This grayness to Sally also helps steer her character away from the Manic Pixie Dream Girl trap. Barry projecting himself and his fantasies onto Sally, without knowing her as a person, is completely neutralized because it’s mutual. Barry is as fictitious to Sally as she is to him. Barry adores Sally because she is emblematic of the life he could have, and Sally’s interest in Barry is just a reflection of his adoration for her.
In the last year, after blockbuster hits and commercial successes like Wonder Woman, Hollywood has suddenly seemed to realize that 50% of the population might be a worthwhile market share after all. The emphasis on “strong female characters” has risen with this zeitgeist, but along with it has come an oversimplification of what “strong” means. More often than not, physical strength and emotional detachment are paraded as the paragon of a “strong” female character, rather than examining whether a character is well written and believable. This trend has been long discussed with takes from the likes of The Rundown with Robin Thede and The Break with Michelle Wolff, and of course, there’s the well known Trinity Syndrome—the troublingly widespread trope that black leather and flying kicks can double as a legitimate personality.
Aside from being reductive in a narrative sense, putting women in a box marked “strong” limits the spectrum of emotions they’re allowed to experience. Putting someone on a pedestal and discriminating against them are two sides of the same coin—both things deny the humanity of the person in question.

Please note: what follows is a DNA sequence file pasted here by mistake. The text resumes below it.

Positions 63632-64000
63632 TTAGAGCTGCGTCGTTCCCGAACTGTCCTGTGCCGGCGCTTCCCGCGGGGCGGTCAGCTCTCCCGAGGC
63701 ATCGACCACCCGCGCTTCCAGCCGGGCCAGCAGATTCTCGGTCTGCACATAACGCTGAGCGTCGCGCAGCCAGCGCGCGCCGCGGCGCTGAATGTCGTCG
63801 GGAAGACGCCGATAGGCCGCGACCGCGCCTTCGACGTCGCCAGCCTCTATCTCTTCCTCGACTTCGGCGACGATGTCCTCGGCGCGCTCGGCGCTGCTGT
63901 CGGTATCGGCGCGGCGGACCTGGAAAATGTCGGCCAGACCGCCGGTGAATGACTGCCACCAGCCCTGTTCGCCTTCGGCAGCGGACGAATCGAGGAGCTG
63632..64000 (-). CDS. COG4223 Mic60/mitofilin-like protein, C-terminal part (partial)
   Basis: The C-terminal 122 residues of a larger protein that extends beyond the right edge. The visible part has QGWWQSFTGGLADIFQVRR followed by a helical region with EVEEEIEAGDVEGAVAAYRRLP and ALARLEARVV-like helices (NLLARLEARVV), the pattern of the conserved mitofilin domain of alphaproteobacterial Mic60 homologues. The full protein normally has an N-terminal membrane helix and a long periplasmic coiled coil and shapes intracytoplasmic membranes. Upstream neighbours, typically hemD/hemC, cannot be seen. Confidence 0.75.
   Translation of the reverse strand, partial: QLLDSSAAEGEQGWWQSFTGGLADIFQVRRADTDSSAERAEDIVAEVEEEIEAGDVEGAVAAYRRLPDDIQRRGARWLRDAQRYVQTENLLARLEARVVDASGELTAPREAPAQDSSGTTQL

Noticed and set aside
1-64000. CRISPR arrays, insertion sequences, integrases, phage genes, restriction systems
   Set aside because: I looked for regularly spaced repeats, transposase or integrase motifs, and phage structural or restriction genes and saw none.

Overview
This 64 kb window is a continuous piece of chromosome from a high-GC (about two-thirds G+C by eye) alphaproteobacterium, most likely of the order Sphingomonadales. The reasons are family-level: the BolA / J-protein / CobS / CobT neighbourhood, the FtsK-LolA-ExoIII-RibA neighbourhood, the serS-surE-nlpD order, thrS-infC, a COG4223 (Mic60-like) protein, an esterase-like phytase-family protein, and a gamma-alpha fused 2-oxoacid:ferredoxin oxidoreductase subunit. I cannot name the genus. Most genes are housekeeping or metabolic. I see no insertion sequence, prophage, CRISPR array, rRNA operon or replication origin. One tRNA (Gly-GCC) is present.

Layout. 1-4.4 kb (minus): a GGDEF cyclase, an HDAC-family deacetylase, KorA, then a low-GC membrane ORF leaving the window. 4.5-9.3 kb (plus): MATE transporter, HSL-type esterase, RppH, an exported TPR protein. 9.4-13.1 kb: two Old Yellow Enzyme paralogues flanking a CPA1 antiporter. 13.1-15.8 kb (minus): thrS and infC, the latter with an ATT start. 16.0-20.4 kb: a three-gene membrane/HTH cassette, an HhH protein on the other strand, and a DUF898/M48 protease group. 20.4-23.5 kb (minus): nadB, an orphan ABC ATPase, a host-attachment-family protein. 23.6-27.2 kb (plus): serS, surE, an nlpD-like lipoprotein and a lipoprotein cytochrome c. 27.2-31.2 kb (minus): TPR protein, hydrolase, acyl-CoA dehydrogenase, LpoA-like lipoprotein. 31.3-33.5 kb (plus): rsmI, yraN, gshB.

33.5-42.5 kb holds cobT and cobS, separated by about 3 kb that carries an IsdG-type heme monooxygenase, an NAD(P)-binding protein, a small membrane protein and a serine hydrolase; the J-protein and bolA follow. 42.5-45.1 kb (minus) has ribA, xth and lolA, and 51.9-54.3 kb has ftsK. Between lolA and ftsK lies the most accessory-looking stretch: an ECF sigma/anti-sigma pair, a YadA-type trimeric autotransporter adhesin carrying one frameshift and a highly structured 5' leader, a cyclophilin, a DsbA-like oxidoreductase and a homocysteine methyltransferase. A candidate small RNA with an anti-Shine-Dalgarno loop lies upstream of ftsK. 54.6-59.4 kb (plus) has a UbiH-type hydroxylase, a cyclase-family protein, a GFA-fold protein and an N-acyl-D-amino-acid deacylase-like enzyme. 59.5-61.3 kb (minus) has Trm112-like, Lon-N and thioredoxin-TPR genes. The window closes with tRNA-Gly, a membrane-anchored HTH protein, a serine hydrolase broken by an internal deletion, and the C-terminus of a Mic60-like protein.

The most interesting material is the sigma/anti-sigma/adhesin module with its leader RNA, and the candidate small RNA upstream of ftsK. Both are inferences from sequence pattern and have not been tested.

That’s why one of the strongest moments for Sally is also while she’s at her most vulnerable. In episode 4 (“Commit … To You”), Sally’s storyline explores the systemic sexual harassment in the entertainment industry, as well as the patriarchal conditioning most women go through to unconsciously prioritize a man’s comfort over theirs. In a deeply disquieting scene, Sally’s agent tells her that his decision to keep her on as a client is predicated on whether he wants to work with her or sleep with her.
If this were a prototypical “strong female character,” there would’ve been an assertive takedown, retribution, and redemption, but on Barry, nothing of that sort happens. After an agonizing moment trying to navigate the situation, Sally ends up apologizing to her agent to defuse the tension and discomfort in the room.
She still ends up getting fired from her agent’s roster. The closest thing to catharsis is when Sally screams out loud, alone in her car, shaken by the realization of what her agent got away with and her sheer powerlessness. That’s it. The agent disappears from the show; there is no grand retribution or redemption because, a lot of the time in real life, there just isn’t.